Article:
Localising CiviCRM for the UK

CiviCRM is international and has done a lot to make its user interface available and relevant to people in different countries. There's a wiki page about UK localisation which goes so far. However, there's more to do, and here's how I did it for UK addresses.

The problem

CiviCRM allows the user to specify what order address fields should be displayed in. Great! However for some reason it then has a function which enforces a certain layout of these fields, grouping country and state_province (UK: county), and grouping city and postal_code.

This makes data entry counterintuitive, we want to enter city (i.e. postal town), state_province (i.e. county), postal_code, then country but instead we're offered city, postal_code, country then state_province (county).

The solution

At first I tried a hack with javascript, but this proved difficult and unreliable. Difficult because in order to get a handle on the bits that needed moving I had to create custom templates to apply suitable class names to the edit elements. Unreliable because of the load-order of the edit screen; AJAX injections of html later on etc.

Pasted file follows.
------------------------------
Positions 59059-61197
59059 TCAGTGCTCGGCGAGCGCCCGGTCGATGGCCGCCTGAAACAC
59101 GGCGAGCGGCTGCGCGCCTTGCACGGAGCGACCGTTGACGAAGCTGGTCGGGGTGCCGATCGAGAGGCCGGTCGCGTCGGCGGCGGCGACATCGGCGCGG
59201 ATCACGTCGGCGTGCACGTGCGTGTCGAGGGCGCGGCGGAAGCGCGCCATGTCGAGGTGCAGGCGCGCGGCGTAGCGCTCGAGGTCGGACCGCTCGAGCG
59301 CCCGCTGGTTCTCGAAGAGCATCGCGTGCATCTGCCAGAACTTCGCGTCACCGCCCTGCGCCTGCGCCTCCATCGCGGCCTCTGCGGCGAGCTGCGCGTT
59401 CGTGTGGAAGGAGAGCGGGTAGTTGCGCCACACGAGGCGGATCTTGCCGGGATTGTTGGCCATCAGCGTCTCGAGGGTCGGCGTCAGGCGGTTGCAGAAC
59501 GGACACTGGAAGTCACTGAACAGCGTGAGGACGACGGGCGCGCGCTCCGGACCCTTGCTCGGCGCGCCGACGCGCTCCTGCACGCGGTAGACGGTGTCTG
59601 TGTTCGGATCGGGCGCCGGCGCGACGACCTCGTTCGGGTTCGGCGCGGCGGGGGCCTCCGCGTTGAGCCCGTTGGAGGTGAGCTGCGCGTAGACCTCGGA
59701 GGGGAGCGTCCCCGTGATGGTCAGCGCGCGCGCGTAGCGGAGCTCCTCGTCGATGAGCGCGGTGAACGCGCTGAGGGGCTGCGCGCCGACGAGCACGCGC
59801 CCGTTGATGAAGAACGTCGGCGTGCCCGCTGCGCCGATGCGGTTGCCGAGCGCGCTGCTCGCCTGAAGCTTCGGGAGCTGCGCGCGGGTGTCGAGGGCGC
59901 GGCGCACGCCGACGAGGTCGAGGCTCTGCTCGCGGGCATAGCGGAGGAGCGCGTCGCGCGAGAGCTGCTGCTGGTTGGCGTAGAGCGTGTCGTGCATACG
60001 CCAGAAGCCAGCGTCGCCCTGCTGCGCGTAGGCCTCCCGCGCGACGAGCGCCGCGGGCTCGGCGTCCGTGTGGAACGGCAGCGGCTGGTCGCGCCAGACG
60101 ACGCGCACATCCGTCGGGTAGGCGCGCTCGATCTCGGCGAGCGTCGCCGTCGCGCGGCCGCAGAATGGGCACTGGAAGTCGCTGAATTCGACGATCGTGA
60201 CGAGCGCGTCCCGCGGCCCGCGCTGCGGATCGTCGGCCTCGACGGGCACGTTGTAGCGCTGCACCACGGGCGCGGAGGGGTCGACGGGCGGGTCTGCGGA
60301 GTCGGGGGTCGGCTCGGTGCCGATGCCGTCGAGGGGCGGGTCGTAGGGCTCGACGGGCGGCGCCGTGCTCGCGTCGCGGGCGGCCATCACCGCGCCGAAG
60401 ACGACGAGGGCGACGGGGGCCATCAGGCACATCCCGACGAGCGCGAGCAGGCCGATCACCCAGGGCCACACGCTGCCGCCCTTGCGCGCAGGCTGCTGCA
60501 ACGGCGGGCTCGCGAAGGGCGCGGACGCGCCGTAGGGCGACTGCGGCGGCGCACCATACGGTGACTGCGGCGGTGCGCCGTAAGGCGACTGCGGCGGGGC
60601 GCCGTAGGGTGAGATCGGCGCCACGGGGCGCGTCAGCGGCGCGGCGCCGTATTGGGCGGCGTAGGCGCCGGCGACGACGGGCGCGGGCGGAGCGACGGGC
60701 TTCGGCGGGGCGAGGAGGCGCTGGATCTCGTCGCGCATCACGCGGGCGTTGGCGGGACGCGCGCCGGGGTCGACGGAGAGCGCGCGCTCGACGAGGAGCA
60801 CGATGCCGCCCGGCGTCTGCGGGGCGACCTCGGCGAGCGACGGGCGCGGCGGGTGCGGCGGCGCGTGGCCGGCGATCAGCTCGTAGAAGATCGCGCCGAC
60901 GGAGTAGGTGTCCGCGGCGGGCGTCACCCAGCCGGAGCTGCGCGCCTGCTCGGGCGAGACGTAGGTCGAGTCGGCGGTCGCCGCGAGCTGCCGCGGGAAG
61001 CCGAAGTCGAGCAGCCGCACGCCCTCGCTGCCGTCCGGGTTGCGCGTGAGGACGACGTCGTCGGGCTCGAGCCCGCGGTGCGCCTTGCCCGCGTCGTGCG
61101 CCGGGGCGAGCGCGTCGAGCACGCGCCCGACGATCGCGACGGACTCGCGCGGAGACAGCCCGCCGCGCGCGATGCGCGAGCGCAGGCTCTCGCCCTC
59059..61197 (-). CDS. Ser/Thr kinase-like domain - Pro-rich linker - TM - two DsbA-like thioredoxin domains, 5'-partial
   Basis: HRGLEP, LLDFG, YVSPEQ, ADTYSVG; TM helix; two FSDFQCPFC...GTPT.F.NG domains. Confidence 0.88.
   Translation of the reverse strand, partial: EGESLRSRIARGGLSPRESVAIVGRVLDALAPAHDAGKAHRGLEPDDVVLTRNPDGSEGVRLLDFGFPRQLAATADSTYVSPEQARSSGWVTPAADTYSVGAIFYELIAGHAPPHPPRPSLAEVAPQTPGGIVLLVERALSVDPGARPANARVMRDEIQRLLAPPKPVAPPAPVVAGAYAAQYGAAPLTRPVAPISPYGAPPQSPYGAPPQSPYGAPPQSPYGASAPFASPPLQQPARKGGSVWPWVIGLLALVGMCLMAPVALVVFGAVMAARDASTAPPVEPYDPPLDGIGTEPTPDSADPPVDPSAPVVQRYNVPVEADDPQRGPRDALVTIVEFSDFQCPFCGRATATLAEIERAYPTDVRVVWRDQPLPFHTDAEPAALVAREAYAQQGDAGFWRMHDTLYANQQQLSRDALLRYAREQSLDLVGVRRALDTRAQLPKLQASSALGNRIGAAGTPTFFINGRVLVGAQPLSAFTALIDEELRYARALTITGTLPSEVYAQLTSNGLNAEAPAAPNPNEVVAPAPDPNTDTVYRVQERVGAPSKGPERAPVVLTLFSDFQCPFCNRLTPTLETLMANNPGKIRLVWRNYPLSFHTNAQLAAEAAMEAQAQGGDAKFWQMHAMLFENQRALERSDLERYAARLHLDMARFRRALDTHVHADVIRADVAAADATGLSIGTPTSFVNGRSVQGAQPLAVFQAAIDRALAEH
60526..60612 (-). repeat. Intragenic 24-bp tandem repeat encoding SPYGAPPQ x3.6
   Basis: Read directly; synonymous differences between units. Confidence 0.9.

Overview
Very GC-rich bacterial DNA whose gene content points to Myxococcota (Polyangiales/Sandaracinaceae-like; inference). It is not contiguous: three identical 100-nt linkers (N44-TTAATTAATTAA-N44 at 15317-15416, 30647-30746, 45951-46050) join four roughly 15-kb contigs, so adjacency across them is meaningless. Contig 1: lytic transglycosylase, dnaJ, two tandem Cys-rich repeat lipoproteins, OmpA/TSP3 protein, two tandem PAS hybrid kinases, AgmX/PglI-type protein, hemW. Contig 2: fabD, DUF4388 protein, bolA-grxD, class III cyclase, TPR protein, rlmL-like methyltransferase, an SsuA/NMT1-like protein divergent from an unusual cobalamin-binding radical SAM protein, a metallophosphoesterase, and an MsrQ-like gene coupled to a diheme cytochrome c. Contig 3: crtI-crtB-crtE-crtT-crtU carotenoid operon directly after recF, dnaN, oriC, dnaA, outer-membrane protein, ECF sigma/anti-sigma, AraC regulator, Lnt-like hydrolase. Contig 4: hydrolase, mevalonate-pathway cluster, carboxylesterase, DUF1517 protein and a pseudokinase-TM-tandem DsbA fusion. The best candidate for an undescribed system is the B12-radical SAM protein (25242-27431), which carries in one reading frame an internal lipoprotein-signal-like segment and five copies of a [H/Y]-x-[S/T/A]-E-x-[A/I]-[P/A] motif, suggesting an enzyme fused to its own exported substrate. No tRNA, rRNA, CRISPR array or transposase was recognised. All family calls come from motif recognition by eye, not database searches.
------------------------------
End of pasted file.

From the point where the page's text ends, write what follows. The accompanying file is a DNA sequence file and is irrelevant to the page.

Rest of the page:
Step 1: remove the layout-focussed grouping from the BAO class:


Step 2: provide missing templates

The address template splits the address into bits, and we've just gotten rid of a couple of the standard ones in favour of a more atomic aproach, so we need to provide templates for city, state_province, postal_code and country. We can do this in our customised templates folder, at templates/CRM/Contact/Form/Edit/Address/city

These all follow the same format, here's an example for city:

Note that I have done two things differently

  1. added meaningful class names to containers. I wish CiviCRM would do this as standard (esp with custom fields) as it enables much more flexibility for the .extra.tpl files and CSS changes.
  2. replaced a table there for layout of two fields side-by-side (ouch) with a div; all fields are now one after the other. This also enabled me to remove the inline CSS removing the padding from the parent <td>.


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